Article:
Friday, August 04, 2006

Charter schools are good for

Students. It would be best and easier to always answer resoundingly, "students." Not the case. The Milwaukee Journal Sentinel published a piece on the battle for the purpose of charter schooling and proposed lack of direction. Author Sarah Carr identifies the solution to what she sees as charter schooling's adrift-at-sea personality. Carr sees a need for oversight and innovation.

More oversight and innovation may help a "disoriented" Milwaukee charter movement, among other districts and states with gobs of charter schools, but I think the most provocative idea in Carr's piece is the suggestion that many charters are contributing to a feeling of doubt or disorientation not because they aren't good schools, but because they don't look any different than traditional public schools. Long for: why charter if you look and act the same as all the others?

Charters exist for any number of reasons as included comments/questions from Ed Sector and Ed Trust in Carr's piece suggest. Of course the quotes don't sum up a person's or an organization's position, but they do help illustrate the myriad "uses" charters may have. The quote from Ed Sector

"what is the ultimate vehicle of accountability for a school? Is it parents or is it government?"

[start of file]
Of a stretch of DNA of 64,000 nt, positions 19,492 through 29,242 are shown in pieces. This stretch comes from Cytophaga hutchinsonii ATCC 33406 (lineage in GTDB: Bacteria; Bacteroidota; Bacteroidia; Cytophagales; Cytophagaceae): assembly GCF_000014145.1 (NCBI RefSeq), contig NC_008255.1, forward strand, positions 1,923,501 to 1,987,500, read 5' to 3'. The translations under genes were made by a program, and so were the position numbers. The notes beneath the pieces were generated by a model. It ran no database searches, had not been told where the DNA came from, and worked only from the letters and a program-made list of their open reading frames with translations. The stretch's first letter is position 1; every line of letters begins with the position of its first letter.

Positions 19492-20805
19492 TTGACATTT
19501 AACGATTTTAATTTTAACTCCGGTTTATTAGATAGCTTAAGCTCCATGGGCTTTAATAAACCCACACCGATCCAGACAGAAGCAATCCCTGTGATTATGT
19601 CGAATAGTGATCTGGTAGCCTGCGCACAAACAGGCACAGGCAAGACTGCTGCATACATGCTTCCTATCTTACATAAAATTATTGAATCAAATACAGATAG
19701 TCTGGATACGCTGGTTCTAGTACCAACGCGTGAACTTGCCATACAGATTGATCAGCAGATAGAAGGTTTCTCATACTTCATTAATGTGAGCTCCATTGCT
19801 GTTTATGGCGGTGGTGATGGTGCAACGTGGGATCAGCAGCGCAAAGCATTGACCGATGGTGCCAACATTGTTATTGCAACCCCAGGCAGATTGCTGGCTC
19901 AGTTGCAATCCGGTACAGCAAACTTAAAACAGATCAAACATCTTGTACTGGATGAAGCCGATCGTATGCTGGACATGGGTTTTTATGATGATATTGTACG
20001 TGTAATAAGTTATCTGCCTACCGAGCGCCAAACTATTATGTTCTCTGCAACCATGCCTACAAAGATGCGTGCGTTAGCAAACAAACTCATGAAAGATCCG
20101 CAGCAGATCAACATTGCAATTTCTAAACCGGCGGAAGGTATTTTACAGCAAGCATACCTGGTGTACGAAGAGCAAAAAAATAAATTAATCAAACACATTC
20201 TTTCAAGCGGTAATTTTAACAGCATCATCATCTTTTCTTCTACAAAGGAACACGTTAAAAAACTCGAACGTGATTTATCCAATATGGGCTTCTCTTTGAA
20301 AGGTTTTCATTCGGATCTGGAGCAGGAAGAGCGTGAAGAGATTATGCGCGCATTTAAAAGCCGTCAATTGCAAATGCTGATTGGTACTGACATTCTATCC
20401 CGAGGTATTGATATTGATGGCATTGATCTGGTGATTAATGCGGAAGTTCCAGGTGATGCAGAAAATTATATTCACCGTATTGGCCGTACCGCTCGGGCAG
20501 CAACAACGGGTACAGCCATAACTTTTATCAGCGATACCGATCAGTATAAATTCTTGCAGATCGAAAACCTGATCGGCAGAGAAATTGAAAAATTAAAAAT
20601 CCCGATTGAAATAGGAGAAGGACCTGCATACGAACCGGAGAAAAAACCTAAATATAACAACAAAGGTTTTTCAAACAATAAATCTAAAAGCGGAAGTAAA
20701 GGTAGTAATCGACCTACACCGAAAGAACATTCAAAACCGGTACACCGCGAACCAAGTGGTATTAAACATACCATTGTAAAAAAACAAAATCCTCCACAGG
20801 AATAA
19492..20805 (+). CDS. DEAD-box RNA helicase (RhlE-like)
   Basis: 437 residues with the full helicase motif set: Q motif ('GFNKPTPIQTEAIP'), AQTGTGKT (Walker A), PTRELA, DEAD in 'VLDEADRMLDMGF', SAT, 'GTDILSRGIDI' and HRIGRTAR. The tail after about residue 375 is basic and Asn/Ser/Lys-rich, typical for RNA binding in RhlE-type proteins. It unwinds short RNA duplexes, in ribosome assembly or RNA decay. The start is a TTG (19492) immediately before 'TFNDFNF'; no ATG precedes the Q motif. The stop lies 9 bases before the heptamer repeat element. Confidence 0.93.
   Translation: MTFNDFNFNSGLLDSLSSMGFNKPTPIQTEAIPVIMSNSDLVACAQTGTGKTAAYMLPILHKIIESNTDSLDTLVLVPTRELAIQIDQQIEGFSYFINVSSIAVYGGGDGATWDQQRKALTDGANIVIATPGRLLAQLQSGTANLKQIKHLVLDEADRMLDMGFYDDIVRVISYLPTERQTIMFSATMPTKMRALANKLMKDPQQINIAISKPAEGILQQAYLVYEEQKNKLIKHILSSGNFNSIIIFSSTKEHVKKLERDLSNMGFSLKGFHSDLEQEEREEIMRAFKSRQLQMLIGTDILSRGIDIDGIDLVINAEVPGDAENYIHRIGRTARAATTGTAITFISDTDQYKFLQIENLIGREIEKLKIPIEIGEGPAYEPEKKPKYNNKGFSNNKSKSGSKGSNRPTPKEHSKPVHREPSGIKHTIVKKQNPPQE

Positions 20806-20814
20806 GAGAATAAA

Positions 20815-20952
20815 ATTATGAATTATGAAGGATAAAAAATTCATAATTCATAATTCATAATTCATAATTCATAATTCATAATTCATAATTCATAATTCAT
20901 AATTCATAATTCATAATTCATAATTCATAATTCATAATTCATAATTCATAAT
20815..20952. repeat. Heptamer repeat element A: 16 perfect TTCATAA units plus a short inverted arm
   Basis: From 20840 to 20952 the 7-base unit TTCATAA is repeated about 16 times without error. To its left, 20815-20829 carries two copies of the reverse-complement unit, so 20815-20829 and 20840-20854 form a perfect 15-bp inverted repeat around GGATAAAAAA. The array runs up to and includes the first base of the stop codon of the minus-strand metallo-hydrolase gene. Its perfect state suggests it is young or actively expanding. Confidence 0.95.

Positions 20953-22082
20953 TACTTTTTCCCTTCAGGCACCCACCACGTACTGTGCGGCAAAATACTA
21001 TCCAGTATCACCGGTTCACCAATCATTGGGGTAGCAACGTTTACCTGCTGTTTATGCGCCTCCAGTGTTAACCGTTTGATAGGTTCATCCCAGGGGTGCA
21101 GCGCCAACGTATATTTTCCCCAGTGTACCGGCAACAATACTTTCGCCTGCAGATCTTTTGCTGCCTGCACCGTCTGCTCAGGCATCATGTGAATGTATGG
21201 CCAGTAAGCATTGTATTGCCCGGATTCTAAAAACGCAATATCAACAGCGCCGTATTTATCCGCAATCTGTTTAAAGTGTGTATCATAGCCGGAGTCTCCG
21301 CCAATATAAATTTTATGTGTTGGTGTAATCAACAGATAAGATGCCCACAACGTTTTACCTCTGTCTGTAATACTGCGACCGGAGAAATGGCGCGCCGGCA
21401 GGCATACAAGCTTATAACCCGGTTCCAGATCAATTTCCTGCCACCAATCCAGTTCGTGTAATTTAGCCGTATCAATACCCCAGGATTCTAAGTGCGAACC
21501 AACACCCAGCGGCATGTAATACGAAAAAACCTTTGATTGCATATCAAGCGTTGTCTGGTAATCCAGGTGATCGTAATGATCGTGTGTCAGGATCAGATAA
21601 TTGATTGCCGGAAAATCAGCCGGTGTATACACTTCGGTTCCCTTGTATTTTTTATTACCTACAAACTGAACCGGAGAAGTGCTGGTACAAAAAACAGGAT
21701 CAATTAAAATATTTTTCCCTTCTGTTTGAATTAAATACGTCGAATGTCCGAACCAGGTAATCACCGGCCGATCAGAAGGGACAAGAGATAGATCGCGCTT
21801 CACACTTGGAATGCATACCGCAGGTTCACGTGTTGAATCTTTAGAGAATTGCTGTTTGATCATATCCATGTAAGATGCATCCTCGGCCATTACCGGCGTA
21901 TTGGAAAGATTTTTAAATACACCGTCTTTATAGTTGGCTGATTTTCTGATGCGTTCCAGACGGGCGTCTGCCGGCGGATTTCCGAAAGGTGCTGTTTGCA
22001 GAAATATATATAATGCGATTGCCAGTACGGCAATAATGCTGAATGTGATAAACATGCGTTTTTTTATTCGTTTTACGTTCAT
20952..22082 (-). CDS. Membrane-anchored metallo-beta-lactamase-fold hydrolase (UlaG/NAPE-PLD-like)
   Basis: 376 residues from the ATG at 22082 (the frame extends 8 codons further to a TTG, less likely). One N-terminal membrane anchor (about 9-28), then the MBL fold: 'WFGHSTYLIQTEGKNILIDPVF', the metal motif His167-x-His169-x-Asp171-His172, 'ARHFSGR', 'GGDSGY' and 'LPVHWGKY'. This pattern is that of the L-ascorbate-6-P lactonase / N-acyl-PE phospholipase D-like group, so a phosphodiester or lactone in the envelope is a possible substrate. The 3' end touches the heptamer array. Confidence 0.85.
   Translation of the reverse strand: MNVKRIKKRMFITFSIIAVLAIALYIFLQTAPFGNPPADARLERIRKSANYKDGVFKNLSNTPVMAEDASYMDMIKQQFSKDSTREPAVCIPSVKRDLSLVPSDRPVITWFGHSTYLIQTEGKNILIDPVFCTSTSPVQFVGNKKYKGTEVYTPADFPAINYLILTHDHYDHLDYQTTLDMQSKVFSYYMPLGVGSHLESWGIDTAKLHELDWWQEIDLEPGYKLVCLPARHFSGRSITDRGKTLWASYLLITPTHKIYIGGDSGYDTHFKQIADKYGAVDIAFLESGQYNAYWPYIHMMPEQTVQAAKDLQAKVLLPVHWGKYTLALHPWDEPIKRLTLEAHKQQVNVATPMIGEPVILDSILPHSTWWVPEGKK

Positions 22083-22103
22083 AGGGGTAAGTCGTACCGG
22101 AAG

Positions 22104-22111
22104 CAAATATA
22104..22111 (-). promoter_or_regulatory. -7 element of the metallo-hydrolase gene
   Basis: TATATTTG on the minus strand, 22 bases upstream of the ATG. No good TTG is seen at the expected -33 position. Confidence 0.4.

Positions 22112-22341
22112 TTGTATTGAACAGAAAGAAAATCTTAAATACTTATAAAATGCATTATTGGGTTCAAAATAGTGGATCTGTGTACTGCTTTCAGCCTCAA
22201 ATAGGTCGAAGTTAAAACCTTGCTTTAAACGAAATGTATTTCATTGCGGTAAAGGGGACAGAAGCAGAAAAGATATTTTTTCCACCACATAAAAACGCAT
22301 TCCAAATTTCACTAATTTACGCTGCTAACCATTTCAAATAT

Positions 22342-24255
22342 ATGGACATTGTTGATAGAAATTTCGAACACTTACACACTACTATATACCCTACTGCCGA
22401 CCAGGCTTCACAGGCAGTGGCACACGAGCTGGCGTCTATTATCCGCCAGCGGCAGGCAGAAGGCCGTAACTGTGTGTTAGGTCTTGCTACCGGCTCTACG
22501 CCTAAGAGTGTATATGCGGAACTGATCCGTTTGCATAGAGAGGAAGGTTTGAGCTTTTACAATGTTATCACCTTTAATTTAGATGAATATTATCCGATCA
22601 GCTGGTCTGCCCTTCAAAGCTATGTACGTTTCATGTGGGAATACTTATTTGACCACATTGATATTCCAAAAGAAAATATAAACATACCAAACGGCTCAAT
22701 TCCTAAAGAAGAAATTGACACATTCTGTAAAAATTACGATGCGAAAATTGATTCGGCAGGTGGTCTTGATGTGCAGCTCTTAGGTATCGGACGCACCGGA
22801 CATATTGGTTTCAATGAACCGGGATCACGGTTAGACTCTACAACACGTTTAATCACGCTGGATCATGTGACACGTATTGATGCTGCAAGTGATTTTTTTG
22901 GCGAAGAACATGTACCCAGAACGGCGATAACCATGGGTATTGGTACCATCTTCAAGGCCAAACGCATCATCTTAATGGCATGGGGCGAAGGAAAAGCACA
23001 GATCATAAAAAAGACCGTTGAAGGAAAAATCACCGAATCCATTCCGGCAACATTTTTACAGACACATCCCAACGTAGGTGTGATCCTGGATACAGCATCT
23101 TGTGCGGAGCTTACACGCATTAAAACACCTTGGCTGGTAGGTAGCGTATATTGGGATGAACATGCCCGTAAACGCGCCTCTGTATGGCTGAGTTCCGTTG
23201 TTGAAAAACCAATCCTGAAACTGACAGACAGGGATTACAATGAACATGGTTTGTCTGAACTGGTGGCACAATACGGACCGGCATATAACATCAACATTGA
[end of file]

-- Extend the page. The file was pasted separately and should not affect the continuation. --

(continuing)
suggests that it's accountability (to the parent v. to the government) that matters at the heart of charter philosophy. The quote from Ed Trust

One wants to use charter schools to do a better job educating children, particularly poor ones. The other camp simply wants "freedom from everything, from regulations, from state dictates."

suggests two sides of different coins at the heart of charter philosophy: disadvantaged children v. Individualism turned egoism (in the Tocquevillian sense).

This is just the tip of an iceberg of reasons for charters, or what I like to think of as roots in the philosophy of charter schooling. But it is interesting and probably worthwhile to consider charter schools as instruments of deviation, or the product of a series of waivers and exemptions.

Criticizing charters for not doing enough differently from traditional public schools seems like a waste of energy. However, the criticisms expose a tension and a reluctance for a reform that in some cases doesn't seem to do much. This is a problem only if: A) you hate charters and/or B) chartering schools requires a lot more effort and expense than establishing schools through traditional means. For me, the worth of a charter must be measured by what it does, not by what it doesn't not do differently.


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